Below you will find descriptions for a variety of walks in England (around 21 of them) plus photographs from around the Chilterns which might be of interest and wish to just go sightseeing). These walks generally work out around 8 to 12 miles - although there are a couple of heavys described too - they are mostly circular and often incorporate hiking along parts of several National Trails.
These Trails include The Ridgeway National Trail, The Oxfordshire Way, The Icknield Way and The South Bucks Way
- plus along the River Thames and parts of the 185 miles of Thames Path National Trail. There also several walks described from a little further north - around Market Harborough and Welford which may be of interest too.
The walks visit amongst other places Blenheim Great Park, Woodstock, Thame, Goring, Henley, Islip, Reading, Maidenhead and Marlow.
Walking Gear and Possible Hazards when hiking in England. Everyone has their preference for what to have on their feet when out rambling but certainly some of these
walks really do require walking boots
or at least wellies rather than simply trainers. For instance the Oxfordshire Way Trail is quite often really wet in places - it just seems to have a remarkable ability in finding underground springs on it's route - so sometimes you can be walking through deep slippery mud patches.
It is also of note how quickly the weather can change especially in the winter - we have set out on The Ridgeway Trail in reasonably warm conditions, then ended up being snowed on a few hours later so again taking a bit of appropriate gear is
worth while. The Ridgeway is surprisingly isolated in places especially towards the Wiltshire end (Avebury area etc.). Also we usually take a walking pole
with us particularly when we expect to be walking across fields where they may be cows
and sometimes even bulls grazing.
In England public footpaths and Rights of Way are by law not meant to be blocked or obstructed or create any sort of hazard to walkers however young
cattle in particular have a habit of running towards you. This is simply because they are inquisitive. However 20 or 30 calves racing towards you is a bit of a hazard in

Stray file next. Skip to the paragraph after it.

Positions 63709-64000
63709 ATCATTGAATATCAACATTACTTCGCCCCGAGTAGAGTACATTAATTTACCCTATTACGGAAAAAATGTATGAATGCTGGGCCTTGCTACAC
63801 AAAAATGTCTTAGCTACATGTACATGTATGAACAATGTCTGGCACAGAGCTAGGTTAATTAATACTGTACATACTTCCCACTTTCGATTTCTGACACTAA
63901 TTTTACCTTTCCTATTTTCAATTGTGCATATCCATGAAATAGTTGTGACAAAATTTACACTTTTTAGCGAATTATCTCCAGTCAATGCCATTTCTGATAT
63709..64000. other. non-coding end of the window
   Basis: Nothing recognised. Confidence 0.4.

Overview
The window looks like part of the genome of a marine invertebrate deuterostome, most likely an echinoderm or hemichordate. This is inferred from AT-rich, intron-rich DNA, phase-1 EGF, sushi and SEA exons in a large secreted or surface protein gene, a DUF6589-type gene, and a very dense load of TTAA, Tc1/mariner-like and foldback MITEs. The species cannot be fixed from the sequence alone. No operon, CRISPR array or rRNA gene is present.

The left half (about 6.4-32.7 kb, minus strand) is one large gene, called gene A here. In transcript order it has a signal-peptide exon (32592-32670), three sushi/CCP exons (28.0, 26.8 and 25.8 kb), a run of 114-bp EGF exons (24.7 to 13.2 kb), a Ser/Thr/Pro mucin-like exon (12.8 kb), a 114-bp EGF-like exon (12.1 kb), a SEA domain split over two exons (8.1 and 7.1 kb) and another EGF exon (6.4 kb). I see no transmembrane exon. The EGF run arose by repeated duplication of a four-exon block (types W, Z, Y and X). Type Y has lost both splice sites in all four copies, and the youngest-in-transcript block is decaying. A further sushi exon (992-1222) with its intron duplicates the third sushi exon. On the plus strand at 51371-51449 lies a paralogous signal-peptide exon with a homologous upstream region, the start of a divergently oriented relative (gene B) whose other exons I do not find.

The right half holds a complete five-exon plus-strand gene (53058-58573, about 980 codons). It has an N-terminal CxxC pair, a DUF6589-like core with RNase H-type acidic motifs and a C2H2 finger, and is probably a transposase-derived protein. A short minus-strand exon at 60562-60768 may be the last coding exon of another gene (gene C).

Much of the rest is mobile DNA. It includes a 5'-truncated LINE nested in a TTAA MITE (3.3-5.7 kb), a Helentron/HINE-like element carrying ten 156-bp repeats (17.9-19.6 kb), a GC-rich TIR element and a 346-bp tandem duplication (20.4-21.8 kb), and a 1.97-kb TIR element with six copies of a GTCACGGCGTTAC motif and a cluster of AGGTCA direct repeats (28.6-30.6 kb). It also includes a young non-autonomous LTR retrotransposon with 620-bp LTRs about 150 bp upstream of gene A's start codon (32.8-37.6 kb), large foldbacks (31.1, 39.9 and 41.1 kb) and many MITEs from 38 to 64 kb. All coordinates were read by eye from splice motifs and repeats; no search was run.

that (we know) sometimes they forget they have to actually stop in time - what they do tend to
respect and pay attention too is a stick being waved at them.
Remember also that normally docile cows can become somewhat concerned and even aggressive when they have very young calves with them so give them plenty
of room. Obviously dangerous bulls
are not allowed to wander freely where public access is permitted however you can come across a bull now and again. The one thing that might just help you should
you come across a bull is by having a stick or walking pole - bulls know about sticks and respect them (again usually!.
The instructions for the walks are for guidance although we believe them to be accurate however of course a good Ordnance Survey Explorer map
should be carried/utilised as well.
Quite apart from the lovely countryside around the area when walking it is always worth slight diversions to look at the churches in the various villages, some of which are very old. You may be interested in looking at a few photographs of some of the old churches in England
which we have come across whilst out and about walking.
In addition at the appropriate time of year we have the "pre-Spring warning" of snowdrop displays
followed by the massive displays of bluebells doing their thing in the woods - for example up at Christmas Common. Then there are the fantastic autumn leaf displays for which Wendover Woods is justifiably famous. Please take a look at our English Wild Flowers
- nearly all the pictures were taken whilst on walks mentioned above.l
As far as wildlife is concerned The Chilterns is full of all sorts to enjoy - particularly we have a thriving population of Red Kites. For instance around Thame (Oxfordshire) it is very unlikely that you will fail to see at least 5 or 6
and quite often 30 or more of these wonderful birds flying around often at tree height. Other locations to expect to spot these Red Kites is around Christmas Common and up at Stokenchurch. If you are happy to go walking then another
good place to spot Red Kites is around Stonor Deer Park where in addition you often see hawks and buzzards as well as owls, woodpeckers and other birds.